Oak Cliff rapper Deandre Conway’s career was turning a corner at the beginning of 2018. Better known as Yella Beezy, he was fresh off the release of a new album (Lite Work, Vol 2), had just signed a record deal with L.A. Reid’s Hitco and was finally generating buzz outside of Dallas. His album’s breakout hit “That’s on Me” generated enough to catch the eye of Jay-Z and Beyoncé, who invited Conway to open shows for them in Arlington and Houston this September.
Just a little more than a month after the biggest show of his career, Conway was shot three times early Sunday, Oct. 14, on the Sam Rayburn Tollway, Capt. Jesse Hunter of Lewisville's police department says. Conway survived and was hospitalized. They kept him through Monday for observation, Hunter says. No arrests have been made and a motive for the shooting has yet to be determined.
While on the tollway, a vehicle pulled alongside Conway’s and fired more than 12 shots at perhaps the biggest rapper to have ever come out of Dallas.
Conway put out a number of local hits throughout the 2010s. Tracks like “Trapped in Designer” and “Going Through Some Thangs” were known quantities in DFW when Conway started making headlines. He went from local sensation to national news in a relatively short period of time, largely due to his skill as a performer and rapper.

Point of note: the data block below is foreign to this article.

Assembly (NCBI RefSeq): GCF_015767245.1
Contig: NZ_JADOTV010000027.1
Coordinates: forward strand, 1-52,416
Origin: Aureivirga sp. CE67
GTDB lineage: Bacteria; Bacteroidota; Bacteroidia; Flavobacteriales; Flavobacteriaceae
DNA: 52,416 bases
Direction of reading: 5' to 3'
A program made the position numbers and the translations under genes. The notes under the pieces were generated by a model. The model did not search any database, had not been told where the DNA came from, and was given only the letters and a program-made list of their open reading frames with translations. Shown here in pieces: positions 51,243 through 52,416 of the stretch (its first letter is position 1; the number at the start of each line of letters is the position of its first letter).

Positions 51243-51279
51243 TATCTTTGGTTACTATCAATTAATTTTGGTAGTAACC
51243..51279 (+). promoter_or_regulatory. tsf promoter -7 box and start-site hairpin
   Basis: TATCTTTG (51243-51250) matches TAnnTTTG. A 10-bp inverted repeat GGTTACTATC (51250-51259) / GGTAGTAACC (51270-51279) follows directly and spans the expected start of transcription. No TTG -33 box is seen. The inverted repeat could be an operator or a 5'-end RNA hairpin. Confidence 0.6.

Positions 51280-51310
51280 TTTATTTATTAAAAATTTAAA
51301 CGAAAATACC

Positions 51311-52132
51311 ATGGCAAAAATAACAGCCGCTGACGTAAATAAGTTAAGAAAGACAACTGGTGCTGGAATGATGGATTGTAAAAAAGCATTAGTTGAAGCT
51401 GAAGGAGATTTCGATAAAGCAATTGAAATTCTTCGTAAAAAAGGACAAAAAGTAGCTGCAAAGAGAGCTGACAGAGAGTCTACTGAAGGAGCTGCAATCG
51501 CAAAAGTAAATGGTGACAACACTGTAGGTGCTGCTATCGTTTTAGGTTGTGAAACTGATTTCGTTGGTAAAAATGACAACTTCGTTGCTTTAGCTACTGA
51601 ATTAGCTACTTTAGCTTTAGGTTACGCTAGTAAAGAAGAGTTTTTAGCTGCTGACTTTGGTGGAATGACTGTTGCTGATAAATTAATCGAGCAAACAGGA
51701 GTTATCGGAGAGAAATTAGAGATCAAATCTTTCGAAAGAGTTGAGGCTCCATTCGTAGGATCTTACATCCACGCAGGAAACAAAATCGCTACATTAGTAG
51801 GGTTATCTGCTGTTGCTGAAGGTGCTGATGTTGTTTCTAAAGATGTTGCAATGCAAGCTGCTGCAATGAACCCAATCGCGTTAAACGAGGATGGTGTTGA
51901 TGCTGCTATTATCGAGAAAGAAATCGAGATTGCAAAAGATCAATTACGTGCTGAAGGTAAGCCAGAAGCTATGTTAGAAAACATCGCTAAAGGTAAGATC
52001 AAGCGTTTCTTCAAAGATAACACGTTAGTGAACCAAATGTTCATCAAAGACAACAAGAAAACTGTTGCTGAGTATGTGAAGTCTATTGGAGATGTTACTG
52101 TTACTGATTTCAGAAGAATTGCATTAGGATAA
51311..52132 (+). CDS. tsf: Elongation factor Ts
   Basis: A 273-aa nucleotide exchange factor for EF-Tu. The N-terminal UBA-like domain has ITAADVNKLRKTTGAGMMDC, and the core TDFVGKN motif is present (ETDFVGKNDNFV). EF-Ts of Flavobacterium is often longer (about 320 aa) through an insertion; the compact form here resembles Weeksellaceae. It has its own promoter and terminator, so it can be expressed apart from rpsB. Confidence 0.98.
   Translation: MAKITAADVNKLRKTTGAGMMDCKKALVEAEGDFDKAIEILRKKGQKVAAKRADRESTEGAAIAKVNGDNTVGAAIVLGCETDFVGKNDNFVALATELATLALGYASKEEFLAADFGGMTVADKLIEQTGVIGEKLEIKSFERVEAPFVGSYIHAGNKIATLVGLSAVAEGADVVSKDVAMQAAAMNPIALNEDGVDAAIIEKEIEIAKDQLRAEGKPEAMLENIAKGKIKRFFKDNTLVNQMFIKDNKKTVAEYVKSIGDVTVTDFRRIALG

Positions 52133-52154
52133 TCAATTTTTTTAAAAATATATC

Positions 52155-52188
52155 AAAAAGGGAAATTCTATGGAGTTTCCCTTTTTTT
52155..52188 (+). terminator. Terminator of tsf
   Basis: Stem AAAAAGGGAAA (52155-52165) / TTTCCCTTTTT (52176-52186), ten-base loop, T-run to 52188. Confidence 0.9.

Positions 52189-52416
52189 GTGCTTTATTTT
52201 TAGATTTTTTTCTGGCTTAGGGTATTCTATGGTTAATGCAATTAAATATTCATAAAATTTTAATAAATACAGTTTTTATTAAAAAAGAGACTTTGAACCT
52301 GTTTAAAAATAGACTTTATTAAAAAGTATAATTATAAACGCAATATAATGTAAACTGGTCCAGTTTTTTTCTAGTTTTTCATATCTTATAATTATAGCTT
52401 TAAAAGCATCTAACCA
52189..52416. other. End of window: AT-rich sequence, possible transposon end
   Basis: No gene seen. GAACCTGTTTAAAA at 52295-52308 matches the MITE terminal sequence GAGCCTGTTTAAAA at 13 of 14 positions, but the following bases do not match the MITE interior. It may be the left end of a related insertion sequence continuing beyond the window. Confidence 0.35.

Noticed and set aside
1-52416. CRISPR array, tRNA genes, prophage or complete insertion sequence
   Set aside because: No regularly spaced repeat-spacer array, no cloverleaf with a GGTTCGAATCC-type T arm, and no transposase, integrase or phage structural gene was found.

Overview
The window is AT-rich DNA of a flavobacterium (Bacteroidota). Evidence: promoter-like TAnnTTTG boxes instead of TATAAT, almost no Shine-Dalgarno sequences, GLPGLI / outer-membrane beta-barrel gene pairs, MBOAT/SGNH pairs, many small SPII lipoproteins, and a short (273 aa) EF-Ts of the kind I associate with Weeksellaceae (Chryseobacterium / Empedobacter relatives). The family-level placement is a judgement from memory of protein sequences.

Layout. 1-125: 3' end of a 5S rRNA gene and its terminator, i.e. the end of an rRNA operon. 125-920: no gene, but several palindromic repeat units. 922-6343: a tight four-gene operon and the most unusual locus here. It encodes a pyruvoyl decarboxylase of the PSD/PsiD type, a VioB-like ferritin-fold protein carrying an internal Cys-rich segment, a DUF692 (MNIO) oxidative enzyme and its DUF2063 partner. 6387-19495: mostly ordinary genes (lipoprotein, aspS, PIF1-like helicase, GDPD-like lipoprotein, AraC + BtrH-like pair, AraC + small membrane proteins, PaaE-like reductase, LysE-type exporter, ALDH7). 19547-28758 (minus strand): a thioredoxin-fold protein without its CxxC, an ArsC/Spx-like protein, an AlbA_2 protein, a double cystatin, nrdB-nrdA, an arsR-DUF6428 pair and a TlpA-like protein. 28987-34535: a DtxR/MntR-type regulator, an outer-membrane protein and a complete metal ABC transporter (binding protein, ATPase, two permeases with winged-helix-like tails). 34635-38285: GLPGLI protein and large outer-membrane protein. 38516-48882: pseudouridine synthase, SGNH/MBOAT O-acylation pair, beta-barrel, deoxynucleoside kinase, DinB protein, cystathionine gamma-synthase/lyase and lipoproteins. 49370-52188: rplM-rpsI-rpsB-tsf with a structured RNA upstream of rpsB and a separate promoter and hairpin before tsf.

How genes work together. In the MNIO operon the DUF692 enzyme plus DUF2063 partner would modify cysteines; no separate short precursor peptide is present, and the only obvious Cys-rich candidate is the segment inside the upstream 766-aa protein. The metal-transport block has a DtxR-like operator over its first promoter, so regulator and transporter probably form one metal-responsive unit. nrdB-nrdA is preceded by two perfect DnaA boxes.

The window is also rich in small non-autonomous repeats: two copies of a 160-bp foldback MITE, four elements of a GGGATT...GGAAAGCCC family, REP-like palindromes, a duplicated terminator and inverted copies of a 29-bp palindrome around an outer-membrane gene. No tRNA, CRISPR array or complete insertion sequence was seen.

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No matter how deep you delve into his discography, Conway’s music sounds undeniably modern. Melding some of the more contentious rap conventions of the day with a unique, and distinctly Texan, drawling delivery, Yella Beezy rises above the drama of modern rap. In an era when bashing mumble rappers with rapid-fire, multi-linear, internally-rhymed couplets has become a diss track conceit, Conway’s music illustrates that a rapper can both: be lyrical without necessarily enunciating and generate a vibe without repeating the same line for a minute-and-a-half.
“I wanted to be bigger than where I was … I actually want to be somebody,” Conway said in a Rolling Stone interview less than a week before the shooting.
Just nine months after debuting on Dallas radio station K-104, “That’s on Me” was being played across the nation and broke into the top 10 on the Billboard R&B/Hip-Hop Airplay chart at the beginning of October.
The song was still in the top 10 the night before Conway was shot.